Clinical Laboratory Technologists and Technicians
Career, Salary and Education Information
What They Do: Clinical laboratory technologists and technicians collect samples and perform tests to analyze body fluids, tissue, and other substances.
Work Environment: Many clinical laboratory technologists and technicians work in hospitals. Others work in medical and diagnostic laboratories or doctors' offices.
How to Become One: Clinical laboratory technologists typically need a bachelor's degree. Technicians usually need an associate's degree or a postsecondary certificate. Some states require technologists and technicians to be licensed.
Salary: The median annual wage for clinical laboratory technologists and technicians is $57,800.
Job Outlook: Overall employment of clinical laboratory technologists and technicians is projected to grow 7 percent over the next ten years, about as fast as the average for all occupations.
Related Careers: Compare the job duties, education, job growth, and pay of clinical laboratory technologists and technicians with similar occupations.
Following is everything you need to know about a career as a clinical laboratory technologist or technician with lots of details. As a first step, take a look at some of the following jobs, which are real jobs with real employers. You will be able to see the very real job career requirements for employers who are actively hiring. The link will open in a new tab so that you can come back to this page to continue reading about the career:
Top 3 Clinical Laboratory Technologist Jobs
Clinical Laboratory Scientist I/II (Medical Technologist)
- San Mateo County Health
- San Mateo, CA
Under general supervision, the Clinical Laboratory Scientist I/II (Medical Technologist /Generalist) will perform high and moderate complexity testing and oversee testing of medical laboratory ...
Clinical Laboratory Scientist/Cytogenetics Technologist
- Xcell Laboratories
- Honolulu, HI
A Clinical Laboratory Scientist or technologist at this level develops, performs, evaluates, interprets, correlates, and validates the accuracy of laboratory procedures and results. Testing ...
Laboratory Tech (MLT, MLS or MT) Nights
- Snoqualmie Valley Hospital
- Snoqualmie, WA
Position Summary: As a Medical Technologist /Medical Laboratory Technician you will provide ... clinical laboratory in the performance of tests for the diagnoses and treatment of disease
Top 3 Clinical Laboratory Technician Jobs
Clinical Laboratory Technician
- Sound Pain Alliance
- Lakewood, WA
Clinical Laboratory Technician Pay range: $18.00 - $22.00/hourly depending on experience Full-time Benefits: * Medical insurance * Dental insurance * Vision insurance * Paid time off * 401K Sound ...
Clinical Laboratory Technician 2 - Transfusion Medicine
- University of Washington Department of Laboratory Medicine and Pathology
- Seattle, WA
Our Transfusion unit within Laboratory Medicine and Pathology has an outstanding opportunity for a full-time (100%), night shift, CLINICAL LABORATORY TECHNICIAN 2. RESPONSIBILITIES: * Respond to ...
Clinical Laboratory Technician
- Bear Creek Memory Care
- Molalla, OR
Minimum of 2 years of experience as a medical technician , or medical laboratory technician is vital * Familiar with laboratory best practices and equipment * An associate's degree in clinical ...
What Clinical Laboratory Technologists and Technicians Do[About this section] [To Top]
Clinical laboratory technologists (commonly known as medical laboratory scientists) and clinical laboratory technicians collect samples and perform tests to analyze body fluids, tissue, and other substances.
Duties of Clinical Laboratory Technologists and Technicians
Clinical laboratory technologists and technicians typically do the following:
- Analyze body fluids, such as blood, urine, and tissue samples, and record normal or abnormal findings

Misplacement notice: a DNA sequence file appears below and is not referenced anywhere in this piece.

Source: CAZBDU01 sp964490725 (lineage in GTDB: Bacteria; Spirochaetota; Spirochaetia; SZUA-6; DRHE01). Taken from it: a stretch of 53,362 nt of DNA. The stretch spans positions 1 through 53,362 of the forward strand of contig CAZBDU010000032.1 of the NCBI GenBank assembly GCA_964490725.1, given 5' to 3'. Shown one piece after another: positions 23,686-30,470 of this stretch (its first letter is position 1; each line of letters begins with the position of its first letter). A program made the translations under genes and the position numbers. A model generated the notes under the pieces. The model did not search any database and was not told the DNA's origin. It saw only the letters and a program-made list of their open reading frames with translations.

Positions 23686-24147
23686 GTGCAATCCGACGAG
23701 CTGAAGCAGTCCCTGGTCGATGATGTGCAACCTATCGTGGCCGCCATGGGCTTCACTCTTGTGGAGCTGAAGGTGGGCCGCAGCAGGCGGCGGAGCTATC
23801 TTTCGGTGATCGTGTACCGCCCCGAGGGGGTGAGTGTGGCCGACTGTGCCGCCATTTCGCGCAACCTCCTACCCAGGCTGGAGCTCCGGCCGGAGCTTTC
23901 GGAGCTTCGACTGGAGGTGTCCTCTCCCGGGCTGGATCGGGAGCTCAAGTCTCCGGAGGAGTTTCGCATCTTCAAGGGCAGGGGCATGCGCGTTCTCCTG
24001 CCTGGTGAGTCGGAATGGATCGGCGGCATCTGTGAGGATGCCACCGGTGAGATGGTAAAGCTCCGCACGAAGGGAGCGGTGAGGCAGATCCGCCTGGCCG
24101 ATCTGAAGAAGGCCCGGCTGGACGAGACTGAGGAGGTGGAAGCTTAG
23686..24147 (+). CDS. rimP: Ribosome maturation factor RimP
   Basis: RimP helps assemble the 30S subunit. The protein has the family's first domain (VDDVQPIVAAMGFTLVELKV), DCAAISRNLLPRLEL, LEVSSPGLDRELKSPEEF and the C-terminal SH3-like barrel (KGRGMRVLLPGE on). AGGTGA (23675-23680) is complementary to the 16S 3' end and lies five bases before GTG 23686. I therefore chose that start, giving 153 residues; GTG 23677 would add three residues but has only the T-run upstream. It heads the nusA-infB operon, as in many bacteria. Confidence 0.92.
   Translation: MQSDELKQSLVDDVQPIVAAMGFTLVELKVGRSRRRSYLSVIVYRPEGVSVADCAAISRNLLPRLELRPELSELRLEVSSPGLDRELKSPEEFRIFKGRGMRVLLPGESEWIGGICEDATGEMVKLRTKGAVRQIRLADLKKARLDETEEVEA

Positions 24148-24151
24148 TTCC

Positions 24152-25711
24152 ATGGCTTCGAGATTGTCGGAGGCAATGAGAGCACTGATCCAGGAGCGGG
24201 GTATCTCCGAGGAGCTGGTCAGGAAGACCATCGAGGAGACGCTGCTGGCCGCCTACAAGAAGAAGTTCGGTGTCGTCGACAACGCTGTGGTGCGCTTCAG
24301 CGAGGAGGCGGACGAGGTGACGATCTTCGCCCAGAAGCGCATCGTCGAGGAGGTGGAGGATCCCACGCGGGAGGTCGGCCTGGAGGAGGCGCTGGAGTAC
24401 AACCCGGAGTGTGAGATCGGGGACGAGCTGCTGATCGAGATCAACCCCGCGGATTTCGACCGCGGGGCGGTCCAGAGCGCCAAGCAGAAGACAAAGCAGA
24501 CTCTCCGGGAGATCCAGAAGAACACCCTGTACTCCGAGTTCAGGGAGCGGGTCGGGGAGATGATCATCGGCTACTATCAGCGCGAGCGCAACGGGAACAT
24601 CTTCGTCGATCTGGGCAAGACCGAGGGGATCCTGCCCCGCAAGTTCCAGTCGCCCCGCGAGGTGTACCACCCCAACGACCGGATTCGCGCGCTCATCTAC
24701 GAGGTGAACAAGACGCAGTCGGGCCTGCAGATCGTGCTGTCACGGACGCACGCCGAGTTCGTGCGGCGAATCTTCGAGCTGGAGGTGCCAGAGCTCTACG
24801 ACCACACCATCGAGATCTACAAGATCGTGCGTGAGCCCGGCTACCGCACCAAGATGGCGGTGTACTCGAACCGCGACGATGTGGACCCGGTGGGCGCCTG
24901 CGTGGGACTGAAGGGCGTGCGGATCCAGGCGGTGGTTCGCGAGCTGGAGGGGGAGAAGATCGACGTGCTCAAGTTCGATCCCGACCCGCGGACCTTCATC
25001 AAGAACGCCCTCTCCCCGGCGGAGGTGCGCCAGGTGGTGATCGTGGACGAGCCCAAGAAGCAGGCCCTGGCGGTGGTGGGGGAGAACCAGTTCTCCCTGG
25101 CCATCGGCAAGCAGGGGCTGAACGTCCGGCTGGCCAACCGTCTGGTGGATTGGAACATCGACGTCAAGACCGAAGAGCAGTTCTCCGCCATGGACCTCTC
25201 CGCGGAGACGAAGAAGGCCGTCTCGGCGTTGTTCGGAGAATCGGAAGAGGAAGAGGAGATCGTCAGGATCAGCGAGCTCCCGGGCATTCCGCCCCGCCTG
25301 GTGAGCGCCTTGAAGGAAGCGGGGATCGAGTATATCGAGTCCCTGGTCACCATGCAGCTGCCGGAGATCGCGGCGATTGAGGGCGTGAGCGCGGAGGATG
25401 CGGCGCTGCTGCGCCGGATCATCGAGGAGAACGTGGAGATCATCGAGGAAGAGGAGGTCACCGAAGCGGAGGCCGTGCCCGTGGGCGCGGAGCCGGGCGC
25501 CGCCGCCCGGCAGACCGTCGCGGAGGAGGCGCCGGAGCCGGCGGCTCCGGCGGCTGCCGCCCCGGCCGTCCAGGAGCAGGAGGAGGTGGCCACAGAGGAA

- Study blood samples for use in transfusions by identifying the number of cells, the cell morphology or the blood group, blood type, and compatibility with other blood types
- Operate sophisticated laboratory equipment, such as microscopes and cell counters
- Use automated equipment and computerized instruments capable of performing a number of tests at the same time
- Log data from medical tests and enter results into a patient's medical record
- Discuss results and findings of laboratory tests and procedures with physicians
Both technicians and technologists perform tests and procedures that physicians and surgeons or other healthcare personnel order. However, technologists perform more complex tests and laboratory procedures than technicians do. For example, technologists may prepare specimens and perform detailed manual tests, whereas technicians perform routine tests that may be more automated. Clinical laboratory technicians usually work under the general supervision of clinical laboratory technologists or laboratory managers.
Technologists in small laboratories perform many types of tests; in large laboratories, they sometimes specialize. The following are examples of types of specialized clinical laboratory technologists:
Blood bank technologists, or immunohematology technologists, collect blood, classify it by type, and prepare blood and its components for transfusions.
Clinical chemistry technologists prepare specimens and analyze the chemical and hormonal contents of body fluids.
Cytotechnologists prepare slides of body cells and examine these cells under a microscope for abnormalities that may signal the beginning of a cancerous growth.
Immunology technologists examine elements of the human immune system and its response to foreign bodies.
Microbiology technologists examine and identify bacteria and other microorganisms.
Molecular biology technologists perform complex protein and nucleic acid tests on cell samples.
Like technologists, clinical laboratory technicians may work in several areas of the laboratory or specialize in one area. For example, histotechnicians are a type of clinical laboratory technician who cut and stain tissue specimens for pathologists—doctors who study the cause and development of diseases at a microscopic level.
Technologists and technicians often specialize after they have worked in a particular area for a long time or have received advanced education or training in that area.
Work Environment for Clinical Laboratory Technologists and Technicians[About this section] [To Top]
Clinical laboratory technologists and technicians hold about 329,200 jobs. The largest employers of clinical laboratory technologists and technicians are as follows:
|General medical and surgical hospitals; state, local, and private||45%|
|Medical and diagnostic laboratories||22%|
|Offices of physicians||10%|
|Junior colleges, colleges, universities, and professional schools; state, local, and private||5%|
|Outpatient care centers||3%|
Clinical laboratory personnel are trained to work with infectious specimens or with materials that are caustic or produce fumes. When they follow proper methods to control infection and sterilize equipment, the risk decreases. They wear protective masks, gloves, and goggles for their safety.